References to Subcommittees
The proposed amendments would clarify that references in the DGCL to board committees (and committee members) will be deemed to include references to subcommittees (and subcommittee members). The proposed amendments would make other conforming changes to Section 141.
Section 158—Stock Certificates
Section 158 of the DGCL currently provides that every holder of stock represented by certificates shall be entitled to have a certificate signed by, or in the name of the corporation by the chairperson or vice-chairperson of the board of directors, or the president or vice-president, and by the treasurer or an assistant treasurer, or the secretary or an assistant secretary of such corporation representing the number of shares registered in certificate form. (It should be noted that Section 142 also requires the corporation to have officers as may be necessary to enable it to sign instruments and stock certificates.) In recent years, many corporations have dispensed with the offices of “President” and “Treasurer” and have assigned the role historically assumed by the President and Treasurer to the Chief Executive Officer and Chief Financial Officer, respectively. In light of developments in practice, the proposed amendment to Section 158 would provide that any two officers of the corporation who are authorized to do so may execute stock certificates on behalf of the corporation. Thus, as a result of the proposed amendments, any two duly empowered officers, regardless of their official title in the bylaws, would be authorized to execute stock certificates. The proposed amendment is not intended to change the existing law that the signatures on a stock certificate may be the signatures of the same person, so long as each signature is made in a separate officer capacity of such person.
The proposed amendments would modify Section 311 of the DGCL to include a procedure to restore a corporation’s certificate of incorporation after it has expired by limitation. This change is consistent with Section 278 of the DGCL, which currently provides that Sections 279 through 282 of the DGCL, relating to corporations that have dissolved, apply to any corporation that has expired by its own limitation. Section 311 is also amended to clarify that a corporation desiring to revoke its dissolution or restore its certificate of incorporation must file all annual franchise tax reports that the corporation would have had to file if it had not dissolved or expired by limitation and pay all franchise taxes that the corporation would have had to pay if it had not dissolved or expired.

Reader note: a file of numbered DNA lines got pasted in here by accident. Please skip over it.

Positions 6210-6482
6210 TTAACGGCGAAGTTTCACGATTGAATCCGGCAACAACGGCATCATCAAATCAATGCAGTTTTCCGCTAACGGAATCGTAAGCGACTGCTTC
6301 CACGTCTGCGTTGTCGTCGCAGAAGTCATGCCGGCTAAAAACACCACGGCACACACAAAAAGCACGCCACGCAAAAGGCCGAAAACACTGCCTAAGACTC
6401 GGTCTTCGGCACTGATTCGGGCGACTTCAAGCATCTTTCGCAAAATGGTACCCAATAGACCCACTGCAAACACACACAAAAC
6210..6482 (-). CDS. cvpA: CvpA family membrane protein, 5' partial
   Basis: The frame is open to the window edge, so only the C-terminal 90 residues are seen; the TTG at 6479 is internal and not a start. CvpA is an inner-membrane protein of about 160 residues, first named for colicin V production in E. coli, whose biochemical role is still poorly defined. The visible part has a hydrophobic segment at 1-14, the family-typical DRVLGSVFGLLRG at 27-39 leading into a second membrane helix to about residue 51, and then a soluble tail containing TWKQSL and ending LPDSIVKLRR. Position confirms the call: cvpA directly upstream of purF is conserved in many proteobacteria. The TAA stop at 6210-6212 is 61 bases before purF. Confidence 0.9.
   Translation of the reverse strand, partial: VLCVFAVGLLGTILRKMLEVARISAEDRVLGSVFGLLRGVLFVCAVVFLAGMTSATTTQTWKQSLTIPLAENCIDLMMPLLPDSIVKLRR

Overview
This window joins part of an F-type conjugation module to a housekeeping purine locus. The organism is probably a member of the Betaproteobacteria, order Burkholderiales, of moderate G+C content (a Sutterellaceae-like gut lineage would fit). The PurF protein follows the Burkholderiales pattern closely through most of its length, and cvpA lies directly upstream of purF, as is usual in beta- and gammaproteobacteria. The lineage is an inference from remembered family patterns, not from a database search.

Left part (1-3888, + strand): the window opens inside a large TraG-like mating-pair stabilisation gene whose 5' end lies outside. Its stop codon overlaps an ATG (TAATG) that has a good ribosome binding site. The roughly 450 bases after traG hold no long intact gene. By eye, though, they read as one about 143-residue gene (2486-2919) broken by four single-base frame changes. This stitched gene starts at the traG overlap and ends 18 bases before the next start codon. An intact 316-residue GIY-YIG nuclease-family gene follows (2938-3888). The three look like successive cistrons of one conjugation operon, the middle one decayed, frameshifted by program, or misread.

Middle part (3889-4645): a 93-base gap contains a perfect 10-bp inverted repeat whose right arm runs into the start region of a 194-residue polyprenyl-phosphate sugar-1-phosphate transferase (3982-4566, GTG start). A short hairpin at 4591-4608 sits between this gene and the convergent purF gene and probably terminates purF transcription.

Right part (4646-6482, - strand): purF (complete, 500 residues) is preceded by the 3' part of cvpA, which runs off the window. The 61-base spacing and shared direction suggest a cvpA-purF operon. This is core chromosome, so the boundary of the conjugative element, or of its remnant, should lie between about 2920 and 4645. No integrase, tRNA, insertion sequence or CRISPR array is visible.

The proposed amendments to Section 312 would distinguish the procedure to extend the term of a corporation’s certificate of incorporation or to restore a corporation’s certificate of incorporation if it has expired by limitation from the procedure to revive a corporation’s certificate of incorporation when it has become forfeited or void. Under the proposed amendments, Section 312 would apply only to a corporation whose certificate of incorporation has become forfeited or void. Accordingly, the proposed amendments would modify Section 312 such that it uses only the term “revival” to reflect the process for reviving such a corporation. (The proposed amendments would eliminate the terms “renewal,” “extension” and “restoration.”)
The proposed amendments would also clarify and simplify the procedures to be followed by a Delaware corporation to revive its certificate of incorporation after the certificate has become forfeited or void. (The amendments clarify that the provisions of Section 312 do not apply to a corporation whose certificate of incorporation has been forfeited or revoked by the Court of Chancery pursuant to Section 284.) Of significance, the proposed amendments would provide that a majority of the directors then in office, even if less than a quorum, or the sole director in office, may authorize the revival of the certificate of incorporation. The proposed amendments would identify such directors as those who, but for the certificate of incorporation having become forfeited or void, would be the duly elected or appointed directors of the corporation. The proposed amendments would also clarify the process for elections of directors if no directors are in office and the effect of a revival with respect to actions taken by the corporation’s directors, officers, agents and stockholders.